De dood van een icoon. Dat is de dood van Prince. Waarom ben ik - bijna 24 uur later - dan nog steeds zo verdrietig alsof een van mijn vrienden er niet meer is?
Ik ken dit niet. Heb nog nooit echt verdriet gevoeld over de dood van een beroemd maar 'out-of-circle' persoon. Maar nu wel. Ik heb al twee keer gehuild! Vanmorgen interviewde ik Klarianne Kraaijestein over het Yogafest dat zij organiseert in juni (daarover later meer). Zij tipte me op dit stuk van een Amerikaanse muziekjournaliste: Holly Gleason. Ik deel het met jullie, mede-fans van Prince of niet. Haar les is sowieso waardevol. Leef in het NU. 'We never know. It never lasts. Take it for all there is before it’s gone.' Misschien verklaart dat ook wel mijn verdriet. Het is onverteerbaar dat ik hem nooit meer live zal horen spelen. Maar het is net zo onverteerbaar dat ik ooit nooit meer zelf live zal 'spelen'.
I could go on and on. But I can’t. I’m not spent. I’m crying again. Not the tears running down my face, sitting here in some deep Alabama truck stop, people who were never touched by the music milling by in search a hot shower, a little food, some gas or coffee.
Not me. I had to pull over when an editor mentioned it to me in a phone call. Had to start writing like Hans Christian Anderson’s Red Shoes possessed my fingers. Had to try to remember it all: the way my blood felt like schools of little fish, nibbling my veins when his music was loud, the pulse racing when I glimpsed him at X or my jaw went slack just watching him push that glyph-looking guitar to places I didn’t know existed.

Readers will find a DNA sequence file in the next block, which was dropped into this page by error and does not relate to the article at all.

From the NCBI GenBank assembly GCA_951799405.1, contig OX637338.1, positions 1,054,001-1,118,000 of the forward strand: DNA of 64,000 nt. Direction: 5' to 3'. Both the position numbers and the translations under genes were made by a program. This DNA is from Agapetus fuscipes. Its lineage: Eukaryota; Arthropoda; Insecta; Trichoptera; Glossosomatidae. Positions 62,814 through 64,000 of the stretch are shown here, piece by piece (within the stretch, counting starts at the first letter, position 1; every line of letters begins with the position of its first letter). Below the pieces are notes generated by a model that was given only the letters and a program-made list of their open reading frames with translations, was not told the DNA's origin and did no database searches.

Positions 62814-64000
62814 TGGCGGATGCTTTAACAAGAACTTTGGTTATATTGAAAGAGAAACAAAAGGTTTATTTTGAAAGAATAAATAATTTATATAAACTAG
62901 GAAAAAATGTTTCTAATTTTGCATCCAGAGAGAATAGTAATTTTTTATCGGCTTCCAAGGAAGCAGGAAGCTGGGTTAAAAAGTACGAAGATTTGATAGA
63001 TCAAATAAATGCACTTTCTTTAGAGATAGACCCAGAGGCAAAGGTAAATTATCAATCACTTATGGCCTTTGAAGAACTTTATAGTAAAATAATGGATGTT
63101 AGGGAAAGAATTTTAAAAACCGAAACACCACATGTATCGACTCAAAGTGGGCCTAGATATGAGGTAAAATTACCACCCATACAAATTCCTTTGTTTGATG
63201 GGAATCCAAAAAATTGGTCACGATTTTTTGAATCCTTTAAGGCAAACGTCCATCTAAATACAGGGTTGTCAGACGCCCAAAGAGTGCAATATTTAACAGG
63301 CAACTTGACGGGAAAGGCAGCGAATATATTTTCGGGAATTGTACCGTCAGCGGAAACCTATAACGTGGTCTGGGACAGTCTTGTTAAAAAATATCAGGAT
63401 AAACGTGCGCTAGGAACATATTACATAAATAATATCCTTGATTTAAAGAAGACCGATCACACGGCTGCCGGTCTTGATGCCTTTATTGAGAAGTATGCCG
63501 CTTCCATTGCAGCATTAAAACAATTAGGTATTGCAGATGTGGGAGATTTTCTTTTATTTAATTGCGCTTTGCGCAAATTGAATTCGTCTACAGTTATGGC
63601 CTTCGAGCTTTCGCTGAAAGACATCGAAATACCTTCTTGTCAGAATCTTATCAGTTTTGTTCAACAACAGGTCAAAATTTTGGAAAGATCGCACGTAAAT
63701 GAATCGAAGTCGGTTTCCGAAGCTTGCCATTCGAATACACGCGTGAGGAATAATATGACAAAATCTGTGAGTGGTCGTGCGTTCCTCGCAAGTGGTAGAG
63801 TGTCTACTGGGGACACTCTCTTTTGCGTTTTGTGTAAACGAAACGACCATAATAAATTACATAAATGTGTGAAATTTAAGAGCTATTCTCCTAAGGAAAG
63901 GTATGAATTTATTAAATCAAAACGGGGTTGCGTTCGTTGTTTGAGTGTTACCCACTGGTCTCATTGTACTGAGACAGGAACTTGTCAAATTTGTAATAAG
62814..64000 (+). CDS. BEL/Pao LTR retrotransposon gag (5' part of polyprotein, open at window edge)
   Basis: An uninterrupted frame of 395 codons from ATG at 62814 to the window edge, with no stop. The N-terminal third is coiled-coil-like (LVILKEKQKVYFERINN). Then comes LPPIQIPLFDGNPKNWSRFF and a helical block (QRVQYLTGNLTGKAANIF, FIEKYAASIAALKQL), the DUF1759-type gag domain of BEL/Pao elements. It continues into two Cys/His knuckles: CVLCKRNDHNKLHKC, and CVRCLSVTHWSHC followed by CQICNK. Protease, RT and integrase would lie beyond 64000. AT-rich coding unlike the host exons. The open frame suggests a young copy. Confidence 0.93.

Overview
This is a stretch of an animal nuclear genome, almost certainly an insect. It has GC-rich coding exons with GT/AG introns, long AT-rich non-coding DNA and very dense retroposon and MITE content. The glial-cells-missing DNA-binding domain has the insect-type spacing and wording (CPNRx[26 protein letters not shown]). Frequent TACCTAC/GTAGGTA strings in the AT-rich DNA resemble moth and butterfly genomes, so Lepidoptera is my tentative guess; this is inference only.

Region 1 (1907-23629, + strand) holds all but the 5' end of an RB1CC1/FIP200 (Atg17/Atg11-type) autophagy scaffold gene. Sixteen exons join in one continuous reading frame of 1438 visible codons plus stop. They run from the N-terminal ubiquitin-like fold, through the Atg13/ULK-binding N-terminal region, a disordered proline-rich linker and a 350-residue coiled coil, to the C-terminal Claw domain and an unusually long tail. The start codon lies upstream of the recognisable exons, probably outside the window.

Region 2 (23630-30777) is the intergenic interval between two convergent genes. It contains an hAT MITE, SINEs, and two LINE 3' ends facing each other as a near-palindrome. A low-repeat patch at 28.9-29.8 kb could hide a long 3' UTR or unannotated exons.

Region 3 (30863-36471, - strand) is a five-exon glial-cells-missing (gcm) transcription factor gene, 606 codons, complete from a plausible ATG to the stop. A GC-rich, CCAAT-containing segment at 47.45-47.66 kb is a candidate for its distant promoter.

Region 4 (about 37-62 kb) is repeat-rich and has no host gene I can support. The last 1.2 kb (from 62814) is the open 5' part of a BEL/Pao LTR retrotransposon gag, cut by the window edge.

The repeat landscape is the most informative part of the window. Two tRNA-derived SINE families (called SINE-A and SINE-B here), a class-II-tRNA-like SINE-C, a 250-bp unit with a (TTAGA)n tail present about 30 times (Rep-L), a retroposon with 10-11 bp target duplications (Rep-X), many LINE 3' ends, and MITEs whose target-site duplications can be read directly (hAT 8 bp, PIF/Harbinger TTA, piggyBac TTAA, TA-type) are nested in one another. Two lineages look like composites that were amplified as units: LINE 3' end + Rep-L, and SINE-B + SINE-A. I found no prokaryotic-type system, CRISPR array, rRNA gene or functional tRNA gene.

But always the music pulls me back, holds me down. I am not sobbing, but I am audible. People are looking. What can you say? They think you’re some silly teenager in a flashback moment, lost on a tide of who you were when you didn’t know any better.
They’d be wrong, of course. Prince is the one who brought a freedom and a knowledge, a conquistador’s brio and a hungry of wolves to our lives. Like the snake in the garden, he gave us an apple that tasted like music... and sex... and love...
It is easy to remember the freaky, the odd demands, the ego, the flamboyance and excess. But it was the teeter totter of a Jehovah’s Witness, an intense privacy, a wild distaste for how the music business worked – and a drive to make music, play far into the night that balanced those things.
Prince was 57. Too young, not enough, no reason.
As the poet’s say: WTF?
And even worse, the truck stop has no cut rate For You, Prince or Dirty Mind to buy. Not even a bad second generation Purple Rain or Parade or Sign O’ The Times. It is raining now, just a little, a good cover for my tears.
US 280-E beckons. Miles to go before I keep, and it is that keeping on that is what will pull me to where I’m headed. A football stadium at a massive SEC Stadium, the first ever concert where the Auburn Tigers play.
Ironically or perfectly, Kenny Chesney’s 2016 Tour is called Spread the Love. Inadvertent, yet appropriate. In a very hippie, free-spirited way, it almost sirens calls the youth to let themselves go and be in the moment.
As for me, you can find me driving and crying in what most certainly won’t be purple rain. But before I pack my things, back up and drive away, do me a favor: remember, all we have is right now. Today, do something bold. Tell someone how you feel. Wear that expensive thing you’re saving. Drive a little too fast if makes you more alive. Turn up the music, especially, and let it play!
We never know. It never lasts. Take it for all there is before it’s gone. Wherever, however, whatever, forever and ever, amen.
Holly Gleason, muziekjournalist